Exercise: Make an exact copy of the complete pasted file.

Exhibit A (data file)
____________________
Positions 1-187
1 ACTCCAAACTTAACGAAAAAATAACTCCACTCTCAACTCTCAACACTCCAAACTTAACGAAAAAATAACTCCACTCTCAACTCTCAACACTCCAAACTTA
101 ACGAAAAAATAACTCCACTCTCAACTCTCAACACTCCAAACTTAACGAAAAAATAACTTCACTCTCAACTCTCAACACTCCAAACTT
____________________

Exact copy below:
Positions 1-187
1 ACTCCAAACTTAACGAAAAAATAACTCCACTCTCAACTCTCAACACTCCAAACTTAACGAAAAAATAACTCCACTCTCAACTCTCAACACTCCAAACTTA
101 ACGAAAAAATAACTCCACTCTCAACTCTCAACACTCCAAACTTAACGAAAAAATAACTTCACTCTCAACTCTCAACACTCCAAACTT